History of Notepad

History of Notepad


When do we really start to see the notepad? 

I think notepad has to be woven in with parent-teacher conferences. 

A history of getting in trouble. 

I think the first one is from fourth grade. 

I got an 80 on a math test. 

It was actually a 79 that got rounded up to an 80. 

My teacher was a guy. 

I think he was my first guy teacher. 

The two fourth grade classes occupied classrooms right next to each other. 

There was a door in the wall. 

Each teacher had his or her own specialty.

My teacher’s specialty was social studies. 

The other teacher’s specialty was math. 

Every day, for one class period, we would switch classrooms. 

Everyone would shuffle through the door in the wall. 

We would all go into the guy’s room, and all the kids from the other class would go into our room. 

The guy teacher was big. 

Not tall and fat. 

Just big. 

Big hands.

Big meaty hands.

Hairy hands. 

He was probably 40. 

He was the first guy teacher I had. 

He didn’t look like a teacher.

He looked like a gym teacher. 

I didn’t like him. 

I was always wary of anyone who called you “bud.” 

The strange sort-of-parental, sort-of-paternal, sort-of-friend relationship.

I always hated that. 

I liked my girl teachers. 

Teachers I could accidentally call “Mom.” 

Teachers I could have a crush on. 

Anyway, teacher is a job for girls. 

Guys should be coaches.

Or gym teachers. 

Or janitors. 

Or principals. 

I got an 80 on the math test. 

It was actually a 79, but Mr. Whatever was kind enough to round me up. 

I remember the actual test, like the physical paper, was all marked up. Red ink everywhere. All my mistakes circled. At the top, Mr. Sponky had done some calculations of his own. Totaling all my detracted points. Come to think of it, shouldn’t a math teacher’ve been able to do that in his head? And then there was the big “79,” scratched out. And under it, an “80.”

Anne and Ray came to school. 

We had a meeting. 

Mom, Dad, me and Mr. Hoinkydoink. 

It was after everyone had left. 

After everyone had gone home.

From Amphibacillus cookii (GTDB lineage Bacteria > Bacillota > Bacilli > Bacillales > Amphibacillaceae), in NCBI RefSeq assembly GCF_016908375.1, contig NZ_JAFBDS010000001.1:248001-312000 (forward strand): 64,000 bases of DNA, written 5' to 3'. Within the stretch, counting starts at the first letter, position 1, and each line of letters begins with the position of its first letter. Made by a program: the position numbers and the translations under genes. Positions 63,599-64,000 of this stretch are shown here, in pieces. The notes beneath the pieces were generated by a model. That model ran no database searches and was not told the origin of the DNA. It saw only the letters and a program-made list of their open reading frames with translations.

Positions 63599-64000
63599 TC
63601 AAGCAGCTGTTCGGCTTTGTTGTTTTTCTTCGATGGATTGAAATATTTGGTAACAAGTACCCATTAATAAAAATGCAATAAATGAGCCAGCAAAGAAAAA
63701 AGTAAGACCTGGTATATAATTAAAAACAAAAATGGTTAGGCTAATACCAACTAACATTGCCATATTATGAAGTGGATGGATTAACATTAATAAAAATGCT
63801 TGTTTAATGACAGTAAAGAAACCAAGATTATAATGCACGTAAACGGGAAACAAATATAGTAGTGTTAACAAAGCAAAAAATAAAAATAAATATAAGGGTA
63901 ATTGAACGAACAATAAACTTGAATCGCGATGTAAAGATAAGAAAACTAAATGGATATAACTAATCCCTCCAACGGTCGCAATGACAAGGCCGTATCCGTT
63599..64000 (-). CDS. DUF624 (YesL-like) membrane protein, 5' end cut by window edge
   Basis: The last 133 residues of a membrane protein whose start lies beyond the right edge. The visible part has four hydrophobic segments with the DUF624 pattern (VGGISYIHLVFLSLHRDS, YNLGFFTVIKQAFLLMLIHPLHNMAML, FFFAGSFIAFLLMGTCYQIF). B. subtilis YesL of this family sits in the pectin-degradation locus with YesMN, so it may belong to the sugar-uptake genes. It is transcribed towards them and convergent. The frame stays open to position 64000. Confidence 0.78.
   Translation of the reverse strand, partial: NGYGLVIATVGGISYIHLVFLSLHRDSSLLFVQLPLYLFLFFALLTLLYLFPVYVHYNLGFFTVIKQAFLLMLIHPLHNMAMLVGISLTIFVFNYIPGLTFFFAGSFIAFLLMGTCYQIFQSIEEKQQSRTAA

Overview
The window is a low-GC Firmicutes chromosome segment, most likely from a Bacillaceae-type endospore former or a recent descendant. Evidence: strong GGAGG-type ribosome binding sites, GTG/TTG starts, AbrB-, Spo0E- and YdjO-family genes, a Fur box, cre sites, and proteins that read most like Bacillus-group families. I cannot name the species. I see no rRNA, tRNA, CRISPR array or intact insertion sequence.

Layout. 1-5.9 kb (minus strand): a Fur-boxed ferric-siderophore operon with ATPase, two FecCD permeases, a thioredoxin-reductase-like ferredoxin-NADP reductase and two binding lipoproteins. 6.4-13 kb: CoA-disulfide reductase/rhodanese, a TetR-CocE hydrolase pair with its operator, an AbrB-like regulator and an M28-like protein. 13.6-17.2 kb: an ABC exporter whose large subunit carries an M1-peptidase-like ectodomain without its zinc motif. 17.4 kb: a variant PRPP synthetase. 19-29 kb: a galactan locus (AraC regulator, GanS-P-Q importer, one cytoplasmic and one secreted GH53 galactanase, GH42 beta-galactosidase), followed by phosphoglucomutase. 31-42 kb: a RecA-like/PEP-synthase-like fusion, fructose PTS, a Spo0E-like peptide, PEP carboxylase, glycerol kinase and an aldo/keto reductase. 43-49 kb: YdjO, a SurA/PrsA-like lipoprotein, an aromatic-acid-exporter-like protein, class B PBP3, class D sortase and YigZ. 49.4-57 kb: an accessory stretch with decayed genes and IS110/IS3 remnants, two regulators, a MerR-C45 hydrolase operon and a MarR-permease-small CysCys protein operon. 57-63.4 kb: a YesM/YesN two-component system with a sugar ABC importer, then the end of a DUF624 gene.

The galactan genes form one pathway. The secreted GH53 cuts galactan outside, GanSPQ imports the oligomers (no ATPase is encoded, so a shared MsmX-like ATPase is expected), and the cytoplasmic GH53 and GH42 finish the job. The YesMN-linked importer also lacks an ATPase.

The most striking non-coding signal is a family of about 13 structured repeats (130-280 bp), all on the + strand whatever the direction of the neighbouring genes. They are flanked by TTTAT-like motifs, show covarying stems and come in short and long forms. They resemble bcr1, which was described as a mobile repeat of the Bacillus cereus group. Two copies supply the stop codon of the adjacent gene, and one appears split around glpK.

The classroom was weird and empty. 

And moreover, it was the other classroom. Like not the one I was usually in. It was his classroom. 

It was dark. 

And my head was very close to the desk. Very close to the paper. 

My head was down and all the adults’ heads were above me, talking. 

I was looking at the red ink. 

The paper had a matte quality.

I was playing with the staple. 

I didn’t think an 80 was all that bad. 

Yeah 79 is bad because it’s a C. But it got rounded up. 

I didn’t know my parents were coming.

I was just packing up my stuff to leave like everyone else, and my teacher told me to hold on, and go to the other classroom. 

I think I had to wait in there for a while.

And then in walked my parents. 

It was very weird to see them in school.

They didn’t belong there.

Their outfits were weird. 

My face was very very red. 

I don’t remember much of the outcome of this meeting.

Other than me being very embarrassed. 

And feeling like my parents shouldn’t’ve come. 

I think maybe I had to do corrections and was going to get half-credit back for each corrected problem. Maybe?

I don’t think I talked very much during the meeting.

The next one was in fifth grade. 

I think this is where the notepad comes in. 

I can see where it happened. 

It started at the table, and then it moved onto the couch. 

I think I can see the notepad on the table. 

I think. 

It was D.A.R.E. graduation.


D.A.R.E. to keep kids off drugs!

Drug Abuse Resistance Education.

They had the graduation thing at the high school.

It happened at night. 

7 p.m. 

It was the end of the school year. 

It was May. 

I had probably been playing outside all afternoon. 

I was probably hyped up. 

Tweaked out.

On adrenaline and dirt-smell. 

I went with my dad.

When we got there I wanted to go sit with my friends. 

I sat with Steven Tyrone.

Steven Tyrone was notorious. 

He had learning disabilities. 

He was a troublemaker. 

He came to the first day of school in a luchadore mask. 

He had severe learning disabilities. 

He came from a broken home. 

I didn’t like him.

He scared me. 

I am a good person. 

I don’t know why I sat with him. 

We made jokes and laughed the entire time. 

What really got me in trouble was the whole mayor thing. 

Our mayor at the time, Jordan Glatt, came and delivered a speech. 

“I was a good kid. I was just like you. I used to be just like you.

But I hung around a bad crew. A real bad crew. Lemme tell you.